Bills of 2023 | Mixed results for pair of bills affecting public access

Publlic access advocates were divided on two bills that reached the governor’s desk in 2023 — and the results on them were divided, too, as one was signed and one was vetoed. Illustration by Miguel Gutierrez Jr., CalMatters
Publlic access advocates were divided on two bills that reached the governor’s desk in 2023 — and the results on them were divided, too, as one was signed and one was vetoed. Illustration by Miguel Gutierrez Jr., CalMatters

Editor’s note: As 2023 draws to a close, The Signal is presenting CalMatters’ wrap-up stories on some of the key bills that reached the governor’s desk at the close of the 2023 legislative session. Here’s the CalMatters summary of a pair of bills affecting public access to California government. 

By Sameea Kamal 
CalMatters Writer 

In a mixed bag for public access legislation, Gov. Gavin Newsom signed a bill promoting remote government meetings, but vetoed a bill that was designed to make it more difficult for government agencies to deny public records requests. 

Assembly Bill 469, which Newsom vetoed, would have created an ombudsperson’s office to review state agencies’ denials of public records requests. The Legislature would have to fund the office, and it would expire on Jan. 1, 2027, unless lawmakers extend it.  

After late amendments, the ombudsperson would be independent and appointed by the governor, not part of the state auditor’s office. Another amendment removed the requirement that someone who requests records be reimbursed if the ombudsperson decides they were improperly denied. This is the third try for this measure, and the first time it reached the governor’s desk. 

Senate Bill 544, which Newsom signed, reinstates some flexibility for remote meetings for state boards and commissions started during the COVID-19 pandemic and in place until year’s end. The bill removes requirements to notify the public of all teleconference locations, post agendas at each location and make those locations accessible to the public.  

Instead, boards would only be required to post the physical address for one site, and only one board member or staff member would have to be physically present at that site. The bill was amended to exclude advisory boards that don’t have decision-making authorities. It sunsets in 2026. 

Who Supports Them 

AB 469 is supported by the California News Publishers Association, California Broadcasters Association and other press groups, as well as the California Association of Licensed Investigators and Howard Jarvis Taxpayers Association.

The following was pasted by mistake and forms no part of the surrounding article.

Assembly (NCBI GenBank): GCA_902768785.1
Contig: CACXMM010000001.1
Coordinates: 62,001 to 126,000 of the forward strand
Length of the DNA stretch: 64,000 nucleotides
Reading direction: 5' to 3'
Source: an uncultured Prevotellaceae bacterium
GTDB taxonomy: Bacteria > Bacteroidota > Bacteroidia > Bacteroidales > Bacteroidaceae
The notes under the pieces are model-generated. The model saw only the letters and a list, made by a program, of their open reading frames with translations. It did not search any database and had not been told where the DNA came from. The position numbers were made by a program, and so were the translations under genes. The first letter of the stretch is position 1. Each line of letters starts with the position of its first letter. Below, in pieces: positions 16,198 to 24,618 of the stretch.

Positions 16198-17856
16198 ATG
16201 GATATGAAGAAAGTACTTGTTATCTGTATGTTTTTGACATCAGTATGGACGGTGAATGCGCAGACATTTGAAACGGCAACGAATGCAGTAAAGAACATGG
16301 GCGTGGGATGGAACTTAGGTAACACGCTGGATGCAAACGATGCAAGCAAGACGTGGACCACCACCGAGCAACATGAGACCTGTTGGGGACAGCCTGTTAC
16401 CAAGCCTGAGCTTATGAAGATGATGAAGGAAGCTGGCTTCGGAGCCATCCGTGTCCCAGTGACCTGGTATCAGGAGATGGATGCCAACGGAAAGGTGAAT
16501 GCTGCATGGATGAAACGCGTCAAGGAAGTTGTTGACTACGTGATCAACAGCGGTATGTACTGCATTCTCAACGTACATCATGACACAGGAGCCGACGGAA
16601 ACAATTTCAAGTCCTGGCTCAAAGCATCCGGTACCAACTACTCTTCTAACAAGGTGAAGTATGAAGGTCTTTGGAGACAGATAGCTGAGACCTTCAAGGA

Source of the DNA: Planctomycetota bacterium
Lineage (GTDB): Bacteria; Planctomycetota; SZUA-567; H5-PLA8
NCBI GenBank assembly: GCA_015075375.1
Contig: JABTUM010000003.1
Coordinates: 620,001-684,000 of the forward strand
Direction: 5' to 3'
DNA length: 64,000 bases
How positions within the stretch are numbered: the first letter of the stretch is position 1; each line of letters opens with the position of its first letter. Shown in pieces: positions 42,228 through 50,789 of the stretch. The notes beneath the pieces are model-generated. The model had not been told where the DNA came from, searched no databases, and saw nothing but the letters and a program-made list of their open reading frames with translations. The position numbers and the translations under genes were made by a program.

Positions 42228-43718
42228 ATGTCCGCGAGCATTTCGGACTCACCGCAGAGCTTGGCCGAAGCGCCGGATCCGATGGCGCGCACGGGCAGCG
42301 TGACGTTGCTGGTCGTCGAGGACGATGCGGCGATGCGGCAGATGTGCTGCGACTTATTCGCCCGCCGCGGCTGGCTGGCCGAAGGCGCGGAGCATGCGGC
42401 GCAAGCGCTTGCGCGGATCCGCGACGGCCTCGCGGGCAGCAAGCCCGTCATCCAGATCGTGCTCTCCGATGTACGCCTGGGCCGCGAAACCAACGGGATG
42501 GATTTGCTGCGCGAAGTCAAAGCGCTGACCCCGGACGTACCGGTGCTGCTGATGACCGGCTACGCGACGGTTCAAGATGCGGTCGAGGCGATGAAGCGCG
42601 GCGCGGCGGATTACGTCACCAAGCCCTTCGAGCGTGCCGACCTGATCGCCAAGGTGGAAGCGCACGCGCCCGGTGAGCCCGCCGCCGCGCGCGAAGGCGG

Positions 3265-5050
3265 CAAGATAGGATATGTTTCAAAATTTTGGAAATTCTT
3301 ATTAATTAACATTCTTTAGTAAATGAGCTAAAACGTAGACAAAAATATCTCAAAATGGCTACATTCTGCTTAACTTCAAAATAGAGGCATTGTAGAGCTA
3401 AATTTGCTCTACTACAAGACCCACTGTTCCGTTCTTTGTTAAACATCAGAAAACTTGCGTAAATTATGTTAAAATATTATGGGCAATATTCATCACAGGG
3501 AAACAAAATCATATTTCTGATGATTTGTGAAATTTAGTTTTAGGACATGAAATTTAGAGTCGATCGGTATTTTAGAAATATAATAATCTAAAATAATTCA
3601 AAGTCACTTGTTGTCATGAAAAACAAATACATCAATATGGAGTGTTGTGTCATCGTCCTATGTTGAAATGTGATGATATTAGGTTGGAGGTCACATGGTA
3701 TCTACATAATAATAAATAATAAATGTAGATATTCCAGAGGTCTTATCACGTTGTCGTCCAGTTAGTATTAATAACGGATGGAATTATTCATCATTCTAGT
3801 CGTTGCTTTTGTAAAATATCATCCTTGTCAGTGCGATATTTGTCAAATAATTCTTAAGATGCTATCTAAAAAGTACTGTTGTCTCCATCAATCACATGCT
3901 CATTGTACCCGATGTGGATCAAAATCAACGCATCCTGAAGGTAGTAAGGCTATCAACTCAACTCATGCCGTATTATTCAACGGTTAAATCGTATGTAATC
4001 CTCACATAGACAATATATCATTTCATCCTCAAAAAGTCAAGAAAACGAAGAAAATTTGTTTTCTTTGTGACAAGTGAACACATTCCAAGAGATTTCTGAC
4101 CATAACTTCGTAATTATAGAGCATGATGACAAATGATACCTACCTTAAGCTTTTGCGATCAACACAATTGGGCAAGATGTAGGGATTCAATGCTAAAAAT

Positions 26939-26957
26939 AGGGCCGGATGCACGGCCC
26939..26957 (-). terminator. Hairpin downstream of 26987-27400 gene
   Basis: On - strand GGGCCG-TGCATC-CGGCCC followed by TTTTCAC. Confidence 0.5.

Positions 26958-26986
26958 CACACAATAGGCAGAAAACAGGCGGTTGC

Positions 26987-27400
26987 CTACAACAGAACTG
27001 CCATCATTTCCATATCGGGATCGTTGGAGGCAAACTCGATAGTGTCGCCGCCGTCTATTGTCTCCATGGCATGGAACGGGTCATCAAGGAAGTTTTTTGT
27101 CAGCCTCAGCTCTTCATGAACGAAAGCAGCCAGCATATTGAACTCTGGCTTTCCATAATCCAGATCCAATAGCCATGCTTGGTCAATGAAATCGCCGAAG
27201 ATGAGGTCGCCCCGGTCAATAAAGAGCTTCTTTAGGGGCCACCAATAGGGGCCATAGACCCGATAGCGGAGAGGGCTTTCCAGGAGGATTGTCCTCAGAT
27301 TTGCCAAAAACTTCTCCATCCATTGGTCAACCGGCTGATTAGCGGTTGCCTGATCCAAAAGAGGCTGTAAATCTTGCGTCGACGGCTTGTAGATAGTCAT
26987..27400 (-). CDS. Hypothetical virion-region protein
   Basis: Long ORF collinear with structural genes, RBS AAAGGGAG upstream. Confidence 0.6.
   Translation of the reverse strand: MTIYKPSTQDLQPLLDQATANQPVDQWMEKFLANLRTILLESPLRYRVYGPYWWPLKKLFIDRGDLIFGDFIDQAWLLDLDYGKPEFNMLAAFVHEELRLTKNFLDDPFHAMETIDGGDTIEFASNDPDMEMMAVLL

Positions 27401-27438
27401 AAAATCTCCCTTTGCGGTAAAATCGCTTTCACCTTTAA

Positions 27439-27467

The bill’s author, Republican Assemblymember Vince Fong of Bakersfield, argues that state agencies deny public record requests for “irrelevant and inappropriate” reasons and that people have no right to appeal, other than costly lawsuits.  

SB 544 is backed by the California Commission on Aging, which sponsored the bill, along with other state boards and commissions.  

Sen. John Laird, a Democrat from Santa Cruz who authored the bill, cites privacy concerns with posting the home addresses of those who serve on state boards and commissions. He also argues that remote meetings expand participation. 

Who Is Opposed  

While not an official opponent of AB 469, the First Amendment Coalition says it is concerned that the bill allows, and even encourages, state agencies to appeal the ombudsperson’s decisions and potentially drag people who requested the records into court. 

SB 544 is opposed by the First Amendment Coalition, the California Newspaper Publishers Association and the American Chemistry Council, who say Californians should be able to address their government officials in person.  

Why They Matter 

Public and press access to elected officials and state bureaucrats narrowed dramatically during the pandemic and hasn’t been fully restored. 

These bills are a mixed bag: AB 469 would give reporters and average Joes and Jills a better chance of securing public records. But SB 544 concerns advocates, who say that relying on remote meetings allows public officials to skirt accountability. 

The Governor’s Call  

Newsom announced on Sept. 22 that he had signed SB 544, without any comments.  

Laird issued a statement: “Senate Bill 544 is a significant step forward in modernizing the Bagley-Keene Act to embrace the power of technology by fostering equity and enhancing public engagement, while also preserving public access to the decision-making process.” 

But Newsom announced on Oct. 7 he vetoed AB 469, saying it was unnecessary and could add to the state budget deficit.  

“This bill would create an unnecessary layer of review by an official who would interpret the law in a manner that may or may not be consistent with case law,” he said in his veto message. “Additionally, establishment of this office would result in tens of millions of dollars in cost pressures not considered in the annual budget process.” 

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